So, why this “backlog” of open criminal cases? If you were here last year, you learned that historically 96 to 97% of criminal cases are resolved without a trial. Criminal cases generally are dismissed or settled with plea agreements, only rarely is there a trial. But cases that should have been resolved without trial did not get resolved during the pandemic, reportedly because prosecutors, defense 5 lawyers, and defendants wanted or needed real trial dates to prompt real action on their cases. Last year, after authorizing all criminal jury trials to resume, I expressed confidence that agency lawyers would get back to resolving cases without trial and whittle away the backlog. That whittling has been much slower than we would like. Some agencies have ongoing staffing problems in various locations, and trial scheduling and logistics can be a tremendous challenge. We know the agencies are working hard to stabilize their staffing and clear cases, and we know your help with agency lawyer pay increases will play an important role. That’s encouraging, and I remain optimistic about this.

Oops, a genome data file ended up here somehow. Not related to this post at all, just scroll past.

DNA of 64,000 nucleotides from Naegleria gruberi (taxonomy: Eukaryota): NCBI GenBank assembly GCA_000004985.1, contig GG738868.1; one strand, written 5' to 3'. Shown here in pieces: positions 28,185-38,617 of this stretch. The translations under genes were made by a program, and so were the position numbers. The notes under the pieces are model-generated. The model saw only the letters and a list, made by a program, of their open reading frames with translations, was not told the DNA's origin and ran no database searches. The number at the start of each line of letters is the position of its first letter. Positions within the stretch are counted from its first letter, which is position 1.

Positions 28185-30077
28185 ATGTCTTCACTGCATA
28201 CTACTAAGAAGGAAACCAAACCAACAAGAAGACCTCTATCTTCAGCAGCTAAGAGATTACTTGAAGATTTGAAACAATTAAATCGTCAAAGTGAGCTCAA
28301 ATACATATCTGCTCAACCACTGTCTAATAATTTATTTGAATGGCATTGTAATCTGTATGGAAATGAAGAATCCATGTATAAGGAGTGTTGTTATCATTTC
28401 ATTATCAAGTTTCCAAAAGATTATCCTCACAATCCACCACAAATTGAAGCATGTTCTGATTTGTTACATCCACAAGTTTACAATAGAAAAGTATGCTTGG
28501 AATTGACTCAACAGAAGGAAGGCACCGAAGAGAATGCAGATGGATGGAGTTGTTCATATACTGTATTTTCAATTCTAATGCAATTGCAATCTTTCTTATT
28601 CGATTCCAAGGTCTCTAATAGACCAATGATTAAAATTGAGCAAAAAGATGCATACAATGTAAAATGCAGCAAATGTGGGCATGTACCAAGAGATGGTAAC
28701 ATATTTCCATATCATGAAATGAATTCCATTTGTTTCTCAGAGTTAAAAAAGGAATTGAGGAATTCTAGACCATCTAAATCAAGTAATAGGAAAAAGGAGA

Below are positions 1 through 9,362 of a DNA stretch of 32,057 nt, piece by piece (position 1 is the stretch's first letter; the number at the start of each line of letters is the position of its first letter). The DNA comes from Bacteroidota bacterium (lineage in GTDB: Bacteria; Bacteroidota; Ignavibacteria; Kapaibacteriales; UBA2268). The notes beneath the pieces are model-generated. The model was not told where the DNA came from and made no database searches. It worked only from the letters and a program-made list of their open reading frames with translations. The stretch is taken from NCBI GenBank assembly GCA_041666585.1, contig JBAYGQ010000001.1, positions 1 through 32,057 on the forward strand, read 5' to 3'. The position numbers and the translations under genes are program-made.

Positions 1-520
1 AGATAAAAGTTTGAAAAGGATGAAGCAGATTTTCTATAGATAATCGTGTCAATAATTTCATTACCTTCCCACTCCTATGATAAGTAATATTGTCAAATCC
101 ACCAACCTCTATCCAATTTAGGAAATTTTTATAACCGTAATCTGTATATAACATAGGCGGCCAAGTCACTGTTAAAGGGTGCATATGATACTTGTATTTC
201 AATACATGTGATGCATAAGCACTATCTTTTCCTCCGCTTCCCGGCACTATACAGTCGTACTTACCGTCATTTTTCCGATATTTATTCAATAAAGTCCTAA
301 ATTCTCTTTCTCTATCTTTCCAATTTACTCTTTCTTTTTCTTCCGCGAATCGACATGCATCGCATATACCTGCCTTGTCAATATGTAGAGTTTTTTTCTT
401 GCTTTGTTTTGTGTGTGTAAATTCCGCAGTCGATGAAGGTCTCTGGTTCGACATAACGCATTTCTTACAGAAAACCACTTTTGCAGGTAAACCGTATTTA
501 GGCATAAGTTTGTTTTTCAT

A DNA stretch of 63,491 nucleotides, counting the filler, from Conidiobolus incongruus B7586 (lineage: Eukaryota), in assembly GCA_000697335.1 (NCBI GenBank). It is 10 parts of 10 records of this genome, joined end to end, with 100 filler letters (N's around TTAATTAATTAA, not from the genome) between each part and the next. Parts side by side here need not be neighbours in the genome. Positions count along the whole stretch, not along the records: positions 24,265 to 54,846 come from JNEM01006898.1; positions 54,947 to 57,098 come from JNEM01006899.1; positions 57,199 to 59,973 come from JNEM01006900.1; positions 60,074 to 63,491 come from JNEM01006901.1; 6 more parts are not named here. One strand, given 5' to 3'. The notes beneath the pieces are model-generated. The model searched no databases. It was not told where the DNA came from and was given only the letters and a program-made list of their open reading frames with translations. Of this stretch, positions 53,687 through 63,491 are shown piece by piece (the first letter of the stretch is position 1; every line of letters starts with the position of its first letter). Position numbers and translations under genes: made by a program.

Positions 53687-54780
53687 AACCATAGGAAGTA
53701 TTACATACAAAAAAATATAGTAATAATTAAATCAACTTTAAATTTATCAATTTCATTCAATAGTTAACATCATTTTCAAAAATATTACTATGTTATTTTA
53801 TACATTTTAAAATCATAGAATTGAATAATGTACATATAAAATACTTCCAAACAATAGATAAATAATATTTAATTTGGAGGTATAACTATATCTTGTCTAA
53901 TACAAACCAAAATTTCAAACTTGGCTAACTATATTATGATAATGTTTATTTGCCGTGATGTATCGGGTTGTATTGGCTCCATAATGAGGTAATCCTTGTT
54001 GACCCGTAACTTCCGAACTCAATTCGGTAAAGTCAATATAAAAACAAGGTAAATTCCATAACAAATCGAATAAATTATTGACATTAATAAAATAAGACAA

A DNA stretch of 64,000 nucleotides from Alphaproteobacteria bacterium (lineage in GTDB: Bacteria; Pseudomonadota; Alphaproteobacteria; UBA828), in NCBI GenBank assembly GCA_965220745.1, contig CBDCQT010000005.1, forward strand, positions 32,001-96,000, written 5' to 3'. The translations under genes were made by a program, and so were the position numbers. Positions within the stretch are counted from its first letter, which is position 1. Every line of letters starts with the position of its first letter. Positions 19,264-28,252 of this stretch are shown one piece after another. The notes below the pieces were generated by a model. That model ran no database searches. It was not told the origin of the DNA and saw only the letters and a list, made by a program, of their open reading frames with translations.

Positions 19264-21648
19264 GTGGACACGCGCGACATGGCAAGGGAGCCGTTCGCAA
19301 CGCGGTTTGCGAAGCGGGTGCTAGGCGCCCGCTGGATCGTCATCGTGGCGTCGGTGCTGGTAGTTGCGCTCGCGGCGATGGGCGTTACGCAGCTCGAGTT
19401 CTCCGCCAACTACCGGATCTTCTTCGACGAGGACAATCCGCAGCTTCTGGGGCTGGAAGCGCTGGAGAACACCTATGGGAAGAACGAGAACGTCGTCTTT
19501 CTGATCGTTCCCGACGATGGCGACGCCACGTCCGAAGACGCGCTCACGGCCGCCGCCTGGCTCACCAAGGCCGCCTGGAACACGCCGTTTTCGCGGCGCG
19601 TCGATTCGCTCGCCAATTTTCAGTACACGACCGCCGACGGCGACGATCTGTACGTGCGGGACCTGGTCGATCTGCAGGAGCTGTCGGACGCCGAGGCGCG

Just like those agencies, and all of state government, we, too, have been facing recruitment and retention challenges. Many of our staff, and even our judges, are somewhat new to their jobs; yet, as a whole, the pace is quick, filings are promptly processed, proceedings are taking place in person and remotely, and expectations are high. We are hopeful that we’ll continue to retain a professional, helpful, and motivated staff and that the public will see our branch of government as responsive to their needs.